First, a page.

ARY's latest Wednesday night offering is Meri Guriya, a story that touches on the harrowing subject of the rape and murder of children.
The last three or four years have seen an uptick in dramas dealing with difficult or 'sensitive' subjects that might have once been considered taboo for prime time. Serials like Udaari, Roag and Dar Si Jaati Hai Sila have managed to both treat the subject with respect and fascinate audiences.
Others like Sangat, Baykhudi and at times Muqabil have floundered due to lack of research and questionable characterisations.
Meri Guriya's first episode begins with the gruesome discovery of a young girl’s body, abandoned on the side of a road. The police are not surprised; the death fits a pattern they have seen before. And the media closes in, demanding immediate justice. The shock waves of the little girl’s death reverberate around her community, casting a shadow of fear on a wedding being held just a couple of streets down from the victim’s house.
Meanwhile, the victim's friend, little Abida, waits in vain for her at the local madrassa they both attended. The rest of the story strikes a familiar note typical of gharelu dramas: a prickly old mother-in-law (Ayesha Khan Sr.) venting at her bahu Shehnaz (Sania Saeed) for producing too many daughters and then having the temerity to insist on educating them.
The older woman’s rants against cable TV and girls taking too many liberties would be amusing if not for the sinister note director Ali Khan has skillfully woven into each scene.
Like most girls Shehnaz’s daughters are excited for the wedding being held two streets down but are frightened off by their grandmother’s tales of jinn who abduct young girls. Abida is the youngest and naively unafraid because her grandmother told her that jinns don’t bother little girls who study at the local madrassa.
The wedding also plays to a familiar trope in our dramas: the forced marriage that turns into a friendship. The feisty young bride Safina (Sonya Hussyn) is a state level badminton champion who would rather break a string of engagements than leave her sport. In contrast to her, the equally reluctant groom Dabeer (Mohsin Abbas Haider) seems to be a simple, shy young man who has deliberately chosen a girl no one wants to marry.
Their hesitant relationship is sweet at first with Dabeer’s charming willingness to support his new wife and Safina’s softening glances, but the shadow of the little girl’s death is never far.
What makes Meri Guriya work so far
First episodes are not always a great predictor of an entire serial, but so far the script and direction make this serial one to watch. With ARY's promotions determined on revealing every twist and turn before the episode even airs, director Ali Hassan has managed a near miracle by keeping up the tension and suspense.
Sania Saeed and Ayesha Khan Sr. are a joy to watch using Radain Shah’s sharp script and well written story to excellent effect.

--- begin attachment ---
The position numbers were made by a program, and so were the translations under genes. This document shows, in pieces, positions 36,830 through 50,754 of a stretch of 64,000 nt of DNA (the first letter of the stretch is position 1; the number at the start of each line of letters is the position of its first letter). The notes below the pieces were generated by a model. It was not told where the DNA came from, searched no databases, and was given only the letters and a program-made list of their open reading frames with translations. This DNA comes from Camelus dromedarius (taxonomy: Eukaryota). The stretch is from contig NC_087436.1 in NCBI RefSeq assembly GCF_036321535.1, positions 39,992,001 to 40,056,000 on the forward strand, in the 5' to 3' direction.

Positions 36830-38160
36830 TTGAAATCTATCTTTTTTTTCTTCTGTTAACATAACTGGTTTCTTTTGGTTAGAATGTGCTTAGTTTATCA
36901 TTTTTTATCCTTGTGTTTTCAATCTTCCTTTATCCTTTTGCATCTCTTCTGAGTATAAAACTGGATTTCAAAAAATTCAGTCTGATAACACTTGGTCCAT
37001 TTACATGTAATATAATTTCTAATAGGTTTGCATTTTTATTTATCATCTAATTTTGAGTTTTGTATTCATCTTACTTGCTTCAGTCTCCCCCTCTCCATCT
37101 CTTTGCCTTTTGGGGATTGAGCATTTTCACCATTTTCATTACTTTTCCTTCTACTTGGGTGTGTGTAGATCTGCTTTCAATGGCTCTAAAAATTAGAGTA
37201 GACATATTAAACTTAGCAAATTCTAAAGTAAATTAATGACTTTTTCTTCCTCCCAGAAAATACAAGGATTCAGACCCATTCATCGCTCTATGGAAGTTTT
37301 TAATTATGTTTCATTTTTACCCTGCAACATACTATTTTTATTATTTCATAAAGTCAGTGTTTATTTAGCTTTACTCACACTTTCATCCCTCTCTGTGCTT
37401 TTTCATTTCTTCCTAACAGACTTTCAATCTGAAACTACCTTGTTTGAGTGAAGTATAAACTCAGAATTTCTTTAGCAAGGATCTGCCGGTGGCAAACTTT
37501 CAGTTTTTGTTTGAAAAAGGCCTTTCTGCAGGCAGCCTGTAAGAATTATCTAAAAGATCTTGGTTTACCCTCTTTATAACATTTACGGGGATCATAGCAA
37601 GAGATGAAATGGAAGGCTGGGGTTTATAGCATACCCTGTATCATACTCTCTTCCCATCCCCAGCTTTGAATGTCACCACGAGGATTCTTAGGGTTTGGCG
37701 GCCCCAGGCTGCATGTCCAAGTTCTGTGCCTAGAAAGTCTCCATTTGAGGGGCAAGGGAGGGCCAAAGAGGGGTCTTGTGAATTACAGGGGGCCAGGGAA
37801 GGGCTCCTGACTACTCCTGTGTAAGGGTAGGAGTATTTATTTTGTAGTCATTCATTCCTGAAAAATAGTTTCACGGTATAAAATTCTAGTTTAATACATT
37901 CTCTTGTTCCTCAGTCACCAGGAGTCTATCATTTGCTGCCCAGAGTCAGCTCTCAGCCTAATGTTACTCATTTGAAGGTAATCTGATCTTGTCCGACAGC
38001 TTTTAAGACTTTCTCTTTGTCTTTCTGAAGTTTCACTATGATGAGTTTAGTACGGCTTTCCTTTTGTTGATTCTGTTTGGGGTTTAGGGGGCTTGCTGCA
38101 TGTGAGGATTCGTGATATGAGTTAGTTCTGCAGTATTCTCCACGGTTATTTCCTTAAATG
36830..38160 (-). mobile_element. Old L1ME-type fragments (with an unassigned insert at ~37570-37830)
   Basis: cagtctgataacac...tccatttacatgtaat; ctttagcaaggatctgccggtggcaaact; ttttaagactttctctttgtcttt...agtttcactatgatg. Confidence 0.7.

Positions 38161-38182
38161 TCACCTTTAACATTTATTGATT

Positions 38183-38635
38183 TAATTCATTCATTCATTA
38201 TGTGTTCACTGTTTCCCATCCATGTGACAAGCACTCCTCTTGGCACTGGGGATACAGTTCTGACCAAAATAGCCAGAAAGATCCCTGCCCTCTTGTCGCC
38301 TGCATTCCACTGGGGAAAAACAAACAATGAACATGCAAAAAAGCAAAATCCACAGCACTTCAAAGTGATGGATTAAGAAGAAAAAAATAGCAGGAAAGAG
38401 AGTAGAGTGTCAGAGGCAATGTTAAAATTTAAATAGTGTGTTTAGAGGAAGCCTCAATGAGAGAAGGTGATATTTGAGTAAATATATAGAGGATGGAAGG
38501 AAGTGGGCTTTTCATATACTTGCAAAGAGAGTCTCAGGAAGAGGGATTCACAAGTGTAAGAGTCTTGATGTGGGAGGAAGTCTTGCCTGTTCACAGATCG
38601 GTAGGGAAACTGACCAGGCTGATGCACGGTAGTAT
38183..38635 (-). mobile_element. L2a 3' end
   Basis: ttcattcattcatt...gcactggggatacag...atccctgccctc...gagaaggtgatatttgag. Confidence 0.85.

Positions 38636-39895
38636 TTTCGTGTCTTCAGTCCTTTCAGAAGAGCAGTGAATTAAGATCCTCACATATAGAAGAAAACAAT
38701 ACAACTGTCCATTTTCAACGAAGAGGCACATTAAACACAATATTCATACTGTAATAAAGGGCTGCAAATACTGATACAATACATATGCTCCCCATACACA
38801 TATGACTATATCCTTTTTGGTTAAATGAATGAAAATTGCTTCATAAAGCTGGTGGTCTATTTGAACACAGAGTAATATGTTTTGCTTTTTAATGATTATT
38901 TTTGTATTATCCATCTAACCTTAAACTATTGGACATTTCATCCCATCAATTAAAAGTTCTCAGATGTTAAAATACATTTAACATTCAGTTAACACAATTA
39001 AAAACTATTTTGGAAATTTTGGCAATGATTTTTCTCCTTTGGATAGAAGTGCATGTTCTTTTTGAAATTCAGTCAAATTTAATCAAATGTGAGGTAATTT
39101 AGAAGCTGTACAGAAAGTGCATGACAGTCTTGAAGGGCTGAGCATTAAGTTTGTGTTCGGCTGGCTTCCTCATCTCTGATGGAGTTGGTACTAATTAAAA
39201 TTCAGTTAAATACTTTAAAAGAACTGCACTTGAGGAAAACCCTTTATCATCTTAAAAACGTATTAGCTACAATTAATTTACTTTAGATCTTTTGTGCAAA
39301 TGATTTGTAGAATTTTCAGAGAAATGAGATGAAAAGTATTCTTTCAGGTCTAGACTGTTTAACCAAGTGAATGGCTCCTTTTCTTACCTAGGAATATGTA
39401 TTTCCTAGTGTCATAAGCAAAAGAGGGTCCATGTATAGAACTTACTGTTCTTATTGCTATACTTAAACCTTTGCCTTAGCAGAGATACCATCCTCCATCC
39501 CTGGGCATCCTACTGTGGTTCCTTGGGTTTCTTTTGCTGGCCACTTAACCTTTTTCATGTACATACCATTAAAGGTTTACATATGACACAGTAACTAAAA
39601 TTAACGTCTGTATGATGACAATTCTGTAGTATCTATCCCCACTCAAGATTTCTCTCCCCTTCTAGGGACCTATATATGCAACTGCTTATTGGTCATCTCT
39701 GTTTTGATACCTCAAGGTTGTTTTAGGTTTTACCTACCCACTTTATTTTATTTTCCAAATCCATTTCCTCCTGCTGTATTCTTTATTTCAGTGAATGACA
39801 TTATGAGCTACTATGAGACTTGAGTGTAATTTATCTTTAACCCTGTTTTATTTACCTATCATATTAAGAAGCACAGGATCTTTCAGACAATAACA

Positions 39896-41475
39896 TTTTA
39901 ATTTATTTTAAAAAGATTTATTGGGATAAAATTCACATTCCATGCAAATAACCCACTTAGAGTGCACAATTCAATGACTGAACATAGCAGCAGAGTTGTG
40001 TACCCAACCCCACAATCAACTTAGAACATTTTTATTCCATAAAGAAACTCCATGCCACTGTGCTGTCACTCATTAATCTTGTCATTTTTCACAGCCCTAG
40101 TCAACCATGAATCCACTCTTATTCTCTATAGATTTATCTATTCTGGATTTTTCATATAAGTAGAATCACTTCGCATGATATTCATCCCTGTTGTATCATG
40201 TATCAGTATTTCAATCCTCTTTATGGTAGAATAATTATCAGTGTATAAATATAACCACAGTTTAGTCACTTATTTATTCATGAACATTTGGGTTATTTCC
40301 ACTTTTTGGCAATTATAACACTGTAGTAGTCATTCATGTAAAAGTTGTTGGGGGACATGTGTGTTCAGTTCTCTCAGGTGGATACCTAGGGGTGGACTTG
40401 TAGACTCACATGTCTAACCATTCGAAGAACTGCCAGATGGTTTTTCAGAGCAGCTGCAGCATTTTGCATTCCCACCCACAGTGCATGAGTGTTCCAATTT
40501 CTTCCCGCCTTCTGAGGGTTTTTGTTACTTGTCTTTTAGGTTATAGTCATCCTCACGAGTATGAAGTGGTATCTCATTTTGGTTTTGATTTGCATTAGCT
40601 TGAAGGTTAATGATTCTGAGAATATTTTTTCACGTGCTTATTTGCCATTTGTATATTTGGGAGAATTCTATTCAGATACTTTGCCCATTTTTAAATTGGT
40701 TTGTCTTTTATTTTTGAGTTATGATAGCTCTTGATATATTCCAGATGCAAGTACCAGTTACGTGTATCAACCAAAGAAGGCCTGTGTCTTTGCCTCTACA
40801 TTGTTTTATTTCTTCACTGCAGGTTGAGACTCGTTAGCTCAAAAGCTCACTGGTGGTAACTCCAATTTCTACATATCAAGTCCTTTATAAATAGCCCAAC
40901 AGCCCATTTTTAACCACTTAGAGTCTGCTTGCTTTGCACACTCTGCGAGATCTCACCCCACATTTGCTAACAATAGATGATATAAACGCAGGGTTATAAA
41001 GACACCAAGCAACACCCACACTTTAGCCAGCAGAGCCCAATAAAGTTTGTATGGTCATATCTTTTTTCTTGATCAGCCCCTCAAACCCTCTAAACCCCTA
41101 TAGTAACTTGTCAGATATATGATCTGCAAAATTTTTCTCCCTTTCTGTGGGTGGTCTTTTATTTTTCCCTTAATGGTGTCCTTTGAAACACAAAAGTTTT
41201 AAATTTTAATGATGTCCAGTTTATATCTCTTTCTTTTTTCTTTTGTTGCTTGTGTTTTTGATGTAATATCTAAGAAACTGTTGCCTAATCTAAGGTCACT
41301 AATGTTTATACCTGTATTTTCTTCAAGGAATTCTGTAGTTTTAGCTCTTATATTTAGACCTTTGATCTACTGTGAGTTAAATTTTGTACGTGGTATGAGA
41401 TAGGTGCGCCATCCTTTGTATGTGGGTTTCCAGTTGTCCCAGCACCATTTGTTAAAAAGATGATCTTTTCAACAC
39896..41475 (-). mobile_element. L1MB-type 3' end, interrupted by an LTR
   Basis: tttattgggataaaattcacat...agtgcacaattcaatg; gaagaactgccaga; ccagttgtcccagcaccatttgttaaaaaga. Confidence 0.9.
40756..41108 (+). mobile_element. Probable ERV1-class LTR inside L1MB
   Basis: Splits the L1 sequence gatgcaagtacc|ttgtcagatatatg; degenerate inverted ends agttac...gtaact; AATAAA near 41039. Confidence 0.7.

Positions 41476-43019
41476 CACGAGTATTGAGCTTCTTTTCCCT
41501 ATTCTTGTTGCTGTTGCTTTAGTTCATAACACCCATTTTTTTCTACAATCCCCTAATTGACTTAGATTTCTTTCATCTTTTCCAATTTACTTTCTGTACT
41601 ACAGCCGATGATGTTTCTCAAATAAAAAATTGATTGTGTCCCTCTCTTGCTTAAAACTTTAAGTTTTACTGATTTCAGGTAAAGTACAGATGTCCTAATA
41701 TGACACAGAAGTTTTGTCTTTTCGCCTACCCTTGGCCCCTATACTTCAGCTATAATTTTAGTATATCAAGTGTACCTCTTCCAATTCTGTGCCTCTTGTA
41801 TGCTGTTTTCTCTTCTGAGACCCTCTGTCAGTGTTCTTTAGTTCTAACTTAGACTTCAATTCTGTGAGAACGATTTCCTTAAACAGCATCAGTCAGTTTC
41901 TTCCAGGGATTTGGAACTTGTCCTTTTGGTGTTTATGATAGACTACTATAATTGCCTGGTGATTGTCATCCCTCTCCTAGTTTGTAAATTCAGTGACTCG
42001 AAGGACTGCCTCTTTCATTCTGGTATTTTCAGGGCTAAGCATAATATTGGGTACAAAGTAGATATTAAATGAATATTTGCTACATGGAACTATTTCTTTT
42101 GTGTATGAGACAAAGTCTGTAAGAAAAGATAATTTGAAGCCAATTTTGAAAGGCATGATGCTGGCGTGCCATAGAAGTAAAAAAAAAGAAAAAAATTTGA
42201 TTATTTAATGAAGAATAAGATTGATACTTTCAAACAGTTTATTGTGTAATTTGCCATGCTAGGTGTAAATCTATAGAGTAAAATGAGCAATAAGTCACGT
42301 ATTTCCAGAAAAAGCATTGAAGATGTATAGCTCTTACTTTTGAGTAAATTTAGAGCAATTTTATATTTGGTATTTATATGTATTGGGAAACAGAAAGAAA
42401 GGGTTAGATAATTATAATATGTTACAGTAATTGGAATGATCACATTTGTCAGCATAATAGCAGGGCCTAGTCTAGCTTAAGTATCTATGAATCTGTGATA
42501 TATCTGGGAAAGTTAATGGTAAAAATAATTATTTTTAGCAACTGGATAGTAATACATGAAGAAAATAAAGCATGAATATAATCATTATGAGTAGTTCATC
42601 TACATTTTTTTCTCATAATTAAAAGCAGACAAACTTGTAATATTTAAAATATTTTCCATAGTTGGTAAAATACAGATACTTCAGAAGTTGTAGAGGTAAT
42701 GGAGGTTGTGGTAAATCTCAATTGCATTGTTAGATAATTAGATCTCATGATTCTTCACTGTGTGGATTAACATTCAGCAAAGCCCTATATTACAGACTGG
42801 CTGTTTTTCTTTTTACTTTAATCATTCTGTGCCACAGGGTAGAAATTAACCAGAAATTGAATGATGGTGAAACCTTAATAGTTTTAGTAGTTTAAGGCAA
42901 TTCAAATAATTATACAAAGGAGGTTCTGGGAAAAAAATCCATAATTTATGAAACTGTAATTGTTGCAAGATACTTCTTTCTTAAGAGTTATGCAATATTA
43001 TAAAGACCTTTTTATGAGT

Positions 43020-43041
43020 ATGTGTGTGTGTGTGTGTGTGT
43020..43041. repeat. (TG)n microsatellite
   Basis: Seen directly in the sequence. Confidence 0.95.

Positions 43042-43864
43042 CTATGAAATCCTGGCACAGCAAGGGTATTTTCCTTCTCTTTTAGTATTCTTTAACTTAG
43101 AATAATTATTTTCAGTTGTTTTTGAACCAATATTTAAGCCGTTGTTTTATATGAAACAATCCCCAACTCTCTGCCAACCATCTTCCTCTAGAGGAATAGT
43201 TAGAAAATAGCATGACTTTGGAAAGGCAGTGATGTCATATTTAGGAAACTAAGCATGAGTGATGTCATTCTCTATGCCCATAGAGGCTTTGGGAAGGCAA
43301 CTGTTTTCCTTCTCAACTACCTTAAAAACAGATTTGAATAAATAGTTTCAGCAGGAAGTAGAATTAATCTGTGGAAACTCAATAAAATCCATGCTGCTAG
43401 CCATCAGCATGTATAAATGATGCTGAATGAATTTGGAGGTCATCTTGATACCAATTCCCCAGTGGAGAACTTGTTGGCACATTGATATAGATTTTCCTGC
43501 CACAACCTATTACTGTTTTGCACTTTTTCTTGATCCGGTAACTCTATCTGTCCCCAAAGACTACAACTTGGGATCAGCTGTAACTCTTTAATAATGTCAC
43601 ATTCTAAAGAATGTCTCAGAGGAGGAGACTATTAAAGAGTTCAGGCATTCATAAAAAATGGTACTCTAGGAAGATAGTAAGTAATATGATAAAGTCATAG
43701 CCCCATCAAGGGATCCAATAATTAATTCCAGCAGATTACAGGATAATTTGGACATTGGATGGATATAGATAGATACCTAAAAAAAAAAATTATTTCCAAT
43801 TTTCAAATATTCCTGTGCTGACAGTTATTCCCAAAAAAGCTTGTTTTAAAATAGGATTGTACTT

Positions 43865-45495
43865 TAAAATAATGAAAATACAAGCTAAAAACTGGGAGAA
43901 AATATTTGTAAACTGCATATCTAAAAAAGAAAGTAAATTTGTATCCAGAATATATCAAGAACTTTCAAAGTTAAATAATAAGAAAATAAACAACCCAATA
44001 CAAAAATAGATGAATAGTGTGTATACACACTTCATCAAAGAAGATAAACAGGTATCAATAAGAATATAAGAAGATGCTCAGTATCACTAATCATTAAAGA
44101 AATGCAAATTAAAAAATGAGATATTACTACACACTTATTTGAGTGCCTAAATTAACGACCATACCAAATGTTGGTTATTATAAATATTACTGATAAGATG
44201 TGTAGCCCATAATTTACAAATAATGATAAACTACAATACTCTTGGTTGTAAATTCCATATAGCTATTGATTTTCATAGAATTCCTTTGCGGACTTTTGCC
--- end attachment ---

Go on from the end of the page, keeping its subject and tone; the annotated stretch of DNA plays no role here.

Actor Fahad Mustafa’s company Big Bang productions has come a long way from the mass market stories they began with. Of late they have been coming up with quality scripts and well put-together serials.
But there's still a question of ethics...
While rape and sexual abuse are terrible realities that can't be avoided, even the clumsiest of these stories have been blended works of fiction, i.e., created by combining characters and incidents, allowing any victims they might have studied a cloak of anonymity.
What sets Meri Guriya apart is that it seems to be based on the murder of seven-year-old Zainab Ansari, a case that shook the nation to its core, exposing an underbelly of ignorance and entrenched attitudes that not only serve to enable abuse but actively work to protect abusers.
While the cast has said that story is fictional, the parallels to the Zainab case are inescapable in the first episode and it remains unclear whether Big Bang productions have asked the permission of Zainab’s family to use her story. Future episodes might show the drama take off on a different trajectory (in which case permission may not be required).
Even if the story is public property many on social media were outraged when another TV channel Aplus blatantly used her story for an upcoming tele-film Zainab Kay Qatil, criticising the lack of sensitivity to the grieving family’s feelings.
Production companies and TV channels are in the entertainment business with the emphasis on “business”, but there is absolutely no reason why both ethical standards can't be maintained along with the bottom line.
The overwhelming public anger at the string of murders and child abuse scandal in town of Kasur opened up an unprecedented national conversation. Both parents and children need to be educated about the predators that hide so easily amongst us. The need to keep that light shining on all the dark corners of our cultural reticence has not abated.